Stoltenberg's work has been much appreciated in Wisconsin but has generally failed to win recognition elsewhere. His work does, in fact, have certain limitations. His most typical canvases are small, perhaps because he found such paintings to be more readily salable. But some of his paintings are more ambitious and the best of these deserve careful attention. Consider, for example, his Open Stream in Winter, which dates from around 1924 and is now in the permanent collection of the Milwaukee Art Museum. It is about a yard square and larger than most of his paintings. The foreground of the picture is dominated by a woodland stream which seems to move as it flows toward the viewer in a zigzag pattern. A thick layer of snow, brightly illuminated in the winter sunshine, lies on either side of the stream, while a line of trees stands in the background of the painting. Winter Sunshine, exhibited at the Milwaukee Art institute in 1936, is a similar painting. Again, bright sunshine illuminates a woodland scene, this time one in which the branches of the fir trees are heavily laden with snow. The viewer's attention is directed across a narrow wooden bridge which is flanked by trees.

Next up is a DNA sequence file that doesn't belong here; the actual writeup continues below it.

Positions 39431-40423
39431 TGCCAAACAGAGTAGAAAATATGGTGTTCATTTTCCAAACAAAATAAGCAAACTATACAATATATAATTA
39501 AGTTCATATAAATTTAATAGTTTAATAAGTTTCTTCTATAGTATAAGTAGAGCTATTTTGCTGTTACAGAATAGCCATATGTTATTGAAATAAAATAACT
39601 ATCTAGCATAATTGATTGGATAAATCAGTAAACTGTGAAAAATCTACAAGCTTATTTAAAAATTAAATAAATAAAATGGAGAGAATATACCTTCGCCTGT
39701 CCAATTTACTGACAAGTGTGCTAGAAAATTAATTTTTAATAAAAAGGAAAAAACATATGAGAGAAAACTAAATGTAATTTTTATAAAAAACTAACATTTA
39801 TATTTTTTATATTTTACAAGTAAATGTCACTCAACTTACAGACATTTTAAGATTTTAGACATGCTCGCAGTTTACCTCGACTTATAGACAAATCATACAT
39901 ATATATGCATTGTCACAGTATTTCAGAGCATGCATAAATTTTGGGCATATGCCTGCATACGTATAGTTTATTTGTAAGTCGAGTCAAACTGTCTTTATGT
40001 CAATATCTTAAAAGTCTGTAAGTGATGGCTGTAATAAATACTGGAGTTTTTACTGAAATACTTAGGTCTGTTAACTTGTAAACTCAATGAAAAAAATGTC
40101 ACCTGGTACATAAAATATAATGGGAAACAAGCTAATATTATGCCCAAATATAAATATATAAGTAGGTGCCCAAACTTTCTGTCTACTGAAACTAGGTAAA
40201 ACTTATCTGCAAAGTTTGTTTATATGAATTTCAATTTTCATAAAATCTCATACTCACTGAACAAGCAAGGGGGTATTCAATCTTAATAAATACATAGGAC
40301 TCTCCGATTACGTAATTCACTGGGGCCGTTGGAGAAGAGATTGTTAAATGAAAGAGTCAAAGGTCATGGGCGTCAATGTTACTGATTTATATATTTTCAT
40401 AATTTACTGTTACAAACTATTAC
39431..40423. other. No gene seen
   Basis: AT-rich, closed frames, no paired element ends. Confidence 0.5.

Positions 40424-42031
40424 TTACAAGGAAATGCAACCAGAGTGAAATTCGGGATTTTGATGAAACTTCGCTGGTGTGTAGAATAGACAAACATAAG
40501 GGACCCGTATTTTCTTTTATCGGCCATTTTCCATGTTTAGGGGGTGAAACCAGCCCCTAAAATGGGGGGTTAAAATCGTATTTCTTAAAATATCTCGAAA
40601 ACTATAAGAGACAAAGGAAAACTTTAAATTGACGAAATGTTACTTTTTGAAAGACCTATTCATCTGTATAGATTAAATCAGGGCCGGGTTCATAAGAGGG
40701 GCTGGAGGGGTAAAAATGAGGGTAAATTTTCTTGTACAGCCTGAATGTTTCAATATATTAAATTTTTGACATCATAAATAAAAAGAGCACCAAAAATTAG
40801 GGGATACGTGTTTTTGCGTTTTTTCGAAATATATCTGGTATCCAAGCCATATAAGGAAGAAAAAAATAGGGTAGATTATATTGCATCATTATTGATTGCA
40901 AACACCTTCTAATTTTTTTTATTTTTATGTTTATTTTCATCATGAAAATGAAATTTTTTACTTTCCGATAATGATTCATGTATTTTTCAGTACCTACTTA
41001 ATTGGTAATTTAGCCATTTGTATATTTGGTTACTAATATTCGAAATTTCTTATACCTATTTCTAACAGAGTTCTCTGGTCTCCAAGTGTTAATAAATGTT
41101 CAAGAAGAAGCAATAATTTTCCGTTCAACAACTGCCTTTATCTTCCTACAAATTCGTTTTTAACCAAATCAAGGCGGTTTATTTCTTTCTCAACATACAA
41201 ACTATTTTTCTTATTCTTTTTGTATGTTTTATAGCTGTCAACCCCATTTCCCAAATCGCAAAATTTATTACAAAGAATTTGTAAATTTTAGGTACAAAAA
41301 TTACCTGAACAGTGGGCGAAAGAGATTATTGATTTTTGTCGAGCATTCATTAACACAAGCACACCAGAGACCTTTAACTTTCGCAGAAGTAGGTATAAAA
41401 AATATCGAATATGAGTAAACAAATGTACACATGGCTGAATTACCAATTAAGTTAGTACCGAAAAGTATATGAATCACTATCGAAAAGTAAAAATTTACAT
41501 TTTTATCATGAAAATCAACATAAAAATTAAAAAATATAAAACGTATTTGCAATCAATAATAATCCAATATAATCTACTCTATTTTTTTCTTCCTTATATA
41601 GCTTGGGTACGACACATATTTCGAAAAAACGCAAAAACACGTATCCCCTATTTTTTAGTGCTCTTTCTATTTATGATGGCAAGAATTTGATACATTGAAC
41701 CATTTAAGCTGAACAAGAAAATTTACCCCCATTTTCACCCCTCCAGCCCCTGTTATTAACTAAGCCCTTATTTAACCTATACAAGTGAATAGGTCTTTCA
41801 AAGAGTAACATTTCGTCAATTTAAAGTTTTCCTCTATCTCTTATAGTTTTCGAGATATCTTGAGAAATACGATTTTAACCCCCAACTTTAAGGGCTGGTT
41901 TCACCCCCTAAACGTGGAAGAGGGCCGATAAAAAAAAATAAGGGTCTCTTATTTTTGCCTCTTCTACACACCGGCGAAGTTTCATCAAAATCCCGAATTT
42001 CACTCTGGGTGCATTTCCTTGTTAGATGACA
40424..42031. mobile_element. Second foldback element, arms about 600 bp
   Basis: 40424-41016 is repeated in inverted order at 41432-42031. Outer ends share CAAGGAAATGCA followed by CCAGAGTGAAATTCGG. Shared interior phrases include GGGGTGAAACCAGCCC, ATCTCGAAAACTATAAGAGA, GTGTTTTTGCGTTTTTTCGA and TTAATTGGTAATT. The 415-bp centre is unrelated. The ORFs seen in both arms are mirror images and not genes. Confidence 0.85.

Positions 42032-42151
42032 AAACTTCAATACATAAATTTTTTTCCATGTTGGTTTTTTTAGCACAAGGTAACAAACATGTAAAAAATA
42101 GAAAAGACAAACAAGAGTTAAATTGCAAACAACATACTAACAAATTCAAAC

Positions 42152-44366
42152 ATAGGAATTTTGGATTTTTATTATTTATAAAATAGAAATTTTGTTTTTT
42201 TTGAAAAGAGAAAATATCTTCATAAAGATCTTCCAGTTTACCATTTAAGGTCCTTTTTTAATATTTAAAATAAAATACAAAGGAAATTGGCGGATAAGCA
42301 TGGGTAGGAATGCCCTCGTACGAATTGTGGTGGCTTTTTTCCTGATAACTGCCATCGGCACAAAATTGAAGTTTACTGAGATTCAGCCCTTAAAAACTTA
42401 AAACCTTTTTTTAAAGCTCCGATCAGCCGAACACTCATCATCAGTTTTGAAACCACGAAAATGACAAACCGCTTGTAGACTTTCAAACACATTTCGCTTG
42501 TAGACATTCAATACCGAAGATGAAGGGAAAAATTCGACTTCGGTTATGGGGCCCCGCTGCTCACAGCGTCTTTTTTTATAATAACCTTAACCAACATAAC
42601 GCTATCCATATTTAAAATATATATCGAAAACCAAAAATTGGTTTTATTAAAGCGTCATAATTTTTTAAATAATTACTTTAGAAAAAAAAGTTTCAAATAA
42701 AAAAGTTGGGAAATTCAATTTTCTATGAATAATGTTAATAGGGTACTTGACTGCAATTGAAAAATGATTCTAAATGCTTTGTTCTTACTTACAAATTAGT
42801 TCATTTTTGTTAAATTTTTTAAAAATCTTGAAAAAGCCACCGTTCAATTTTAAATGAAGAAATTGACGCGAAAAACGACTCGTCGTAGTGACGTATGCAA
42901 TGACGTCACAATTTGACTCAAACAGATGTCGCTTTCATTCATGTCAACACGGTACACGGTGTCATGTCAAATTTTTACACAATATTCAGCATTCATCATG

Stoltenberg's work can be found in only a few public museums, such as the Milwaukee Art Museum, the Kenosha Public Museum, and the West Bend Art Museum in West Bend, Wisconsin. Perhaps the time has come, however, for his work to reach a wider audience. Writing in 1949, the Milwaukee Journal compared his work to that of his more famous contemporary David Garber (1880-1958).[20] There is, in fact, a certain kinship of both intention and sensitivity between the two artists, both of whom created compelling sun-drenched evocations of the rural Midwest.